For general information about entropy, see Peter Walter's book
"Ergodic Theory"
For the first use of p-adic ideas, see "Automorphisms of solenoids and
p-adic entropy" (Lind and Ward), Ergodic Th. & Dyn. Sys. 8
(1988) 411-419.
For the use of Mahler measure to compute entropy, see Chapter V
of Schmidt's book mentioned above, or "Mahler measure and
entropy for automorphisms of compact groups" (Lind, Schmidt,
Ward), Inventiones Mathematicae 101 (1990) 593-629.
The entropy rank one situation is contained in "Algebraic
Z^d-actions of entropy rank one" (Einsiedler and Lind),
Trans. Amer. Math. Soc. 356 (2004) 1799-1831; available
here.
Aperiodic order and Dynamical Systems I and II
Robert V. Moody, Daniel Lenz
A lattice in a real Euclidean space is the epitome of an infinite discrete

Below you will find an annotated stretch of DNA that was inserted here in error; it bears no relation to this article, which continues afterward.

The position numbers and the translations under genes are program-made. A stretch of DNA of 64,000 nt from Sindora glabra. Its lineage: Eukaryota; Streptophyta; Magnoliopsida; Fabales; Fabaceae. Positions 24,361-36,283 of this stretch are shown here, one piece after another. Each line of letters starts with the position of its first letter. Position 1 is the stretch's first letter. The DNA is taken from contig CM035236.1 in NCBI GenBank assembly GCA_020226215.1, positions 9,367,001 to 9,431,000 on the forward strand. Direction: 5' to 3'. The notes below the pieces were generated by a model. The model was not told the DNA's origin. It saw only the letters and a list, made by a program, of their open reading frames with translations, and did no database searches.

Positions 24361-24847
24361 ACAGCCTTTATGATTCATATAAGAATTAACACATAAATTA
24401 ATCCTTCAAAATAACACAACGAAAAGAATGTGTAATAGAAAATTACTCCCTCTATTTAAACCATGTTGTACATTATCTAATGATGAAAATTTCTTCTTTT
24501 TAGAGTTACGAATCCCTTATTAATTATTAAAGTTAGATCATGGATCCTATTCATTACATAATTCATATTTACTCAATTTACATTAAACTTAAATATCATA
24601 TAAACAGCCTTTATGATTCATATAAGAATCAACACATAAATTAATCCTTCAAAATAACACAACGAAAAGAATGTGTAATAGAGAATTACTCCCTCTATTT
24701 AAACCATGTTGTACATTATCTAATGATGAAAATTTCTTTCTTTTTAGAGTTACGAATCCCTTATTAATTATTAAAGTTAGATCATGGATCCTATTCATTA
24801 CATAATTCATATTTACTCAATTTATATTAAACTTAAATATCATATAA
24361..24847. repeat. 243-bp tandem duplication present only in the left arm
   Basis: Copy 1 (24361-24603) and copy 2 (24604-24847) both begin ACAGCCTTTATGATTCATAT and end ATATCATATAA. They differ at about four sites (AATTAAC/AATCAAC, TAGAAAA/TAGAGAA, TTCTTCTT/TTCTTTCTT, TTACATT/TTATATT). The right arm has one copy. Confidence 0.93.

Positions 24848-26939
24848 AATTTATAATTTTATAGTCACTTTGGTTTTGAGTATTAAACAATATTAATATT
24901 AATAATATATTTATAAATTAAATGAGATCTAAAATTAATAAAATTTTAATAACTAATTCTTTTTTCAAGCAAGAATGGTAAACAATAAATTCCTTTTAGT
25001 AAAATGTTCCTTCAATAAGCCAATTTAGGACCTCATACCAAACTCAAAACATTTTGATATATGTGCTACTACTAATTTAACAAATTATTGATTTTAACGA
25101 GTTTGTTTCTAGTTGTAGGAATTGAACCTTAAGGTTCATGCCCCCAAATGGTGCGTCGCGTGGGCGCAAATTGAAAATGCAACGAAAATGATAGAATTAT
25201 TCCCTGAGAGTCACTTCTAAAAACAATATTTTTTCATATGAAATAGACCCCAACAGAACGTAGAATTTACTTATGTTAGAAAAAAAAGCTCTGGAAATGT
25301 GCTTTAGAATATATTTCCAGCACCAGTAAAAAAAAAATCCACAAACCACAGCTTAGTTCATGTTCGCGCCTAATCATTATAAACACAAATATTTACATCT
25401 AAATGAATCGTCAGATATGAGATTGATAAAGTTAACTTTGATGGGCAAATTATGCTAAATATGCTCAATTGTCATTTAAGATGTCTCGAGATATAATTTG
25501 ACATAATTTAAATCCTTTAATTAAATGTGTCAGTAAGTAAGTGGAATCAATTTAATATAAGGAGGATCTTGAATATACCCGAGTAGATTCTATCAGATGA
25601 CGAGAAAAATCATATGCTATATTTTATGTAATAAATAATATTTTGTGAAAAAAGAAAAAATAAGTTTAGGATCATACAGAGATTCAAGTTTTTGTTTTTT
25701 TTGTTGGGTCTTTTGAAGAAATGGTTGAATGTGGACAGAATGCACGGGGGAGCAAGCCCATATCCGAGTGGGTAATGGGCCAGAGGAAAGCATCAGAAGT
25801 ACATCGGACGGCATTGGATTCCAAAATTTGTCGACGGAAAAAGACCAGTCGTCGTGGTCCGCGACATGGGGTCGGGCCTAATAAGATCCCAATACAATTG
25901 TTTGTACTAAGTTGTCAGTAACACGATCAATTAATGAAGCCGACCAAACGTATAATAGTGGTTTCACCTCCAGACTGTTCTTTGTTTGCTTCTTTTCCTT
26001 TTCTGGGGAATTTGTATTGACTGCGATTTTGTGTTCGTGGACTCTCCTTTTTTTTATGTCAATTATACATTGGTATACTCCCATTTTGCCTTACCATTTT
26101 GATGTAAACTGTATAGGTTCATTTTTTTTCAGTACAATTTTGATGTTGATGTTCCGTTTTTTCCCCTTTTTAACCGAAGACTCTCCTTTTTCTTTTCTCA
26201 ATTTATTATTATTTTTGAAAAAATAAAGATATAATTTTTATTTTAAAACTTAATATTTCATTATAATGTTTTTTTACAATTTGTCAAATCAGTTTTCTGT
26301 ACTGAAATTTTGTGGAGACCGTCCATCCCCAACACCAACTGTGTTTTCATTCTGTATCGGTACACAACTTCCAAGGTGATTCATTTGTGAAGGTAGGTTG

system which is highly ordered.
Long-range order or aperiodic order refers to the phenomenon of discrete
systems of infinite extent
which still have very evident order but are either partially or totally
deficient in periodic symmetries.
The order appears now in several ways, the most notable being the repetition
of local structure (albeit
aperiodically) and, most importantly, through the existence of a strong pure
point component in the
diffraction. Famous examples are the Penrose tilings, the Fibonacci
substitution sequences, and the
actual physical examples of quasi-crystalline materials.
Just as in the case of statistical mechanics, it has proven extremely useful
to study aperiodic structures
not just as individuals in isolation, but rather as members of some larger
family of closely related
aperiodic structures; for example, all those objects whose local structures
are indistinguishable up to
translation. Thereby arise dynamical systems, and again, just as in